A spectrum of lively projects from 11 first-time Center grant recipients: hip-hop choreographer and dancer Kyle “JustSole” Clark; EgoPo Classic Theater; visual art curator Kelsey Halliday Johnson; Jazz Bridge; South Asian American Digital Archive (SAADA); and theater artist Alex Torra, among others.
Advancement Grants—multiyear investments designed to support bold initiatives led by exemplary arts and culture organizations in the Greater Philadelphia region. Among them:
Opera Philadelphia, to implement a new business and program model that will feature an annual season-opening, multi-venue festival, launching in fall 2017, supported by new marketing strategies and a broad range of performance offerings to draw audiences from both inside and outside the regional metropolitan area;
People’s Light, to conduct an in-depth market analysis and develop the company’s approach to diversifying its programs and revenue streams, attracting new audiences, and deepening relationships with existing audiences;
Please Touch Museum, to research and develop a new set of blended digital and hands-on exhibitions, education programs, and marketing and distribution strategies designed to expand the museum’s range of audiences, increase the frequency of visits, and enhance its programs for children ages 2 to 11 and their families.
Photos available upon request.
Founded in 2002 by two composers, Chamber Music Now provided the Philadelphia community with original concert productions.
Pulitzer Prize-winning playwright Paula Vogel’s current playwriting project is a Center-funded commission for Philadelphia’s Wilma Theater, based on Don Juan Returns from the War.
A live and digital theatrical experience will question the impact of technology on human connectivity as two actors perform their roles on separate continents—one live in a theater and the other projected through a live-streaming video feed.
James Alan McPherson is the recipient of many national literary awards, including a Pulitzer Prize and a John D. and Catherine T. MacArthur Foundation Fellowship award.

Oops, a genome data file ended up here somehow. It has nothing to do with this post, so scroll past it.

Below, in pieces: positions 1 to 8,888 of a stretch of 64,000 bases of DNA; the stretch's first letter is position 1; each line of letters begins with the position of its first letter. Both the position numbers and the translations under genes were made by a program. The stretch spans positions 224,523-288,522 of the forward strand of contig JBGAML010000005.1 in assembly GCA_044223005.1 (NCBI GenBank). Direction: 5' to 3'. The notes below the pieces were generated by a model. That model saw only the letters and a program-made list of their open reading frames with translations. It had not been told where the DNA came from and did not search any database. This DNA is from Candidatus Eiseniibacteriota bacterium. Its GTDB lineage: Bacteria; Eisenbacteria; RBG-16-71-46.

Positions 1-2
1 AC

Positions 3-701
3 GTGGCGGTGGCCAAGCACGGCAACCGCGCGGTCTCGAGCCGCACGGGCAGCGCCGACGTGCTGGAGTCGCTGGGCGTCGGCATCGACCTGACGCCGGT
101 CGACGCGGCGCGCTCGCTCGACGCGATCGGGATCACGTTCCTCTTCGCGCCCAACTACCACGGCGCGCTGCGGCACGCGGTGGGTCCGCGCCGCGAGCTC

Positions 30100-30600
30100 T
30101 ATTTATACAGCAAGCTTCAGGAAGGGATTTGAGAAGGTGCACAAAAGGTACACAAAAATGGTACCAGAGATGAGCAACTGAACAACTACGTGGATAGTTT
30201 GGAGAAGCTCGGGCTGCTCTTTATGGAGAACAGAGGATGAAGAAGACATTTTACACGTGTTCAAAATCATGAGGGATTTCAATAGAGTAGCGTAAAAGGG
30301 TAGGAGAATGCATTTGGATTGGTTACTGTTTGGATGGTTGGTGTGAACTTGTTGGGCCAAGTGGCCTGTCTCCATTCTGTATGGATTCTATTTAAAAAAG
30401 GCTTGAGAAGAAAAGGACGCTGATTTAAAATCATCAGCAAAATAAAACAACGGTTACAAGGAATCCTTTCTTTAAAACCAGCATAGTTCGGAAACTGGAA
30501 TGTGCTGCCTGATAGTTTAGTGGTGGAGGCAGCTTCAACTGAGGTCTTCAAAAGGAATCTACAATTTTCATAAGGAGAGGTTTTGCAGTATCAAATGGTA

Over her 40-year career in performance, Merián Soto (Pew Fellow, 2015) has focused on investigating the living body and its relationship to consciousness. Her conceptual and process-based pieces work towards, in the artist’s words, “a dance of the future, a dance of healing, transformation, and transcendence.”
One the first curators to radically re-think the contemporary art exhibition context, Siegelaub spoke with Gleadowe, a British art historian, prior to his passing in 2013 for a forthcoming book from the Center on structural innovation in exhibition-making.
This event features saxophonists/composers Mahanthappa and Lehman, and WNYC’s John Schaefer, as they address the unique challenges of collaborating across genres.
Lee is the publisher at Corollary Press and author of the poetry collections Underground National, That Gorgeous Feeling, and Solar Maximum, forthcoming from Futurepoem Press.
Sue Bell Yank is an arts organizer and writes about social practice in contemporary art.
Lisa Sonneborn’s documentary film and video work has been used to promote social action in the disability community.
Located in Independence National Historical Park, the Independence Visitor Center is the official visitor center of Philadelphia and the region and is the primary point of orientation for Independence National Historical Park, the City of Philadelphia, and the Southern New Jersey and Delaware River Waterfronts, as well as Bucks, Chester, Delaware and Montgomery Counties in Pennsylvania.
Crossroads Music organizes public performances by accomplished musicians with roots in cultures from around the world.